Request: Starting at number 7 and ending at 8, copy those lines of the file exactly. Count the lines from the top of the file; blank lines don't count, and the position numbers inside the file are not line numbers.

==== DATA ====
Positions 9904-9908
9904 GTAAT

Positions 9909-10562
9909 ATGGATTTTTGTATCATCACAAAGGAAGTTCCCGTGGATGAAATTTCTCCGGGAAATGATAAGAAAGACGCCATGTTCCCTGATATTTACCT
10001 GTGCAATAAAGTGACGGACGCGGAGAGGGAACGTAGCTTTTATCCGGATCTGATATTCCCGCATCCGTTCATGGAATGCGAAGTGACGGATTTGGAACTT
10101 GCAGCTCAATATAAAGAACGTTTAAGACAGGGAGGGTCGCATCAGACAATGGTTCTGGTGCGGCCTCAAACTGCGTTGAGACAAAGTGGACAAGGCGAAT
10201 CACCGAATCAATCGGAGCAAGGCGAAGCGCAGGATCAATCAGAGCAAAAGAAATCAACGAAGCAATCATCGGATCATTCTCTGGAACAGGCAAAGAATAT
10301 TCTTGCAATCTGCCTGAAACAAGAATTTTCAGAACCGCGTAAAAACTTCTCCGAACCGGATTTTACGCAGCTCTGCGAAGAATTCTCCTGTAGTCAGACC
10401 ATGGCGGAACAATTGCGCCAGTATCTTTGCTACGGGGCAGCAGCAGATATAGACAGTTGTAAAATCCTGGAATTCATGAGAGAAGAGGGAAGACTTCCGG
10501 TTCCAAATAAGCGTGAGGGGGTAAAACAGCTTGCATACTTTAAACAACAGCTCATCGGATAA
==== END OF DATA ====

10201 CACCGAATCAATCGGAGCAAGGCGAAGCGCAGGATCAATCAGAGCAAAAGAAATCAACGAAGCAATCATCGGATCATTCTCTGGAACAGGCAAAGAATAT
10301 TCTTGCAATCTGCCTGAAACAAGAATTTTCAGAACCGCGTAAAAACTTCTCCGAACCGGATTTTACGCAGCTCTGCGAAGAATTCTCCTGTAGTCAGACC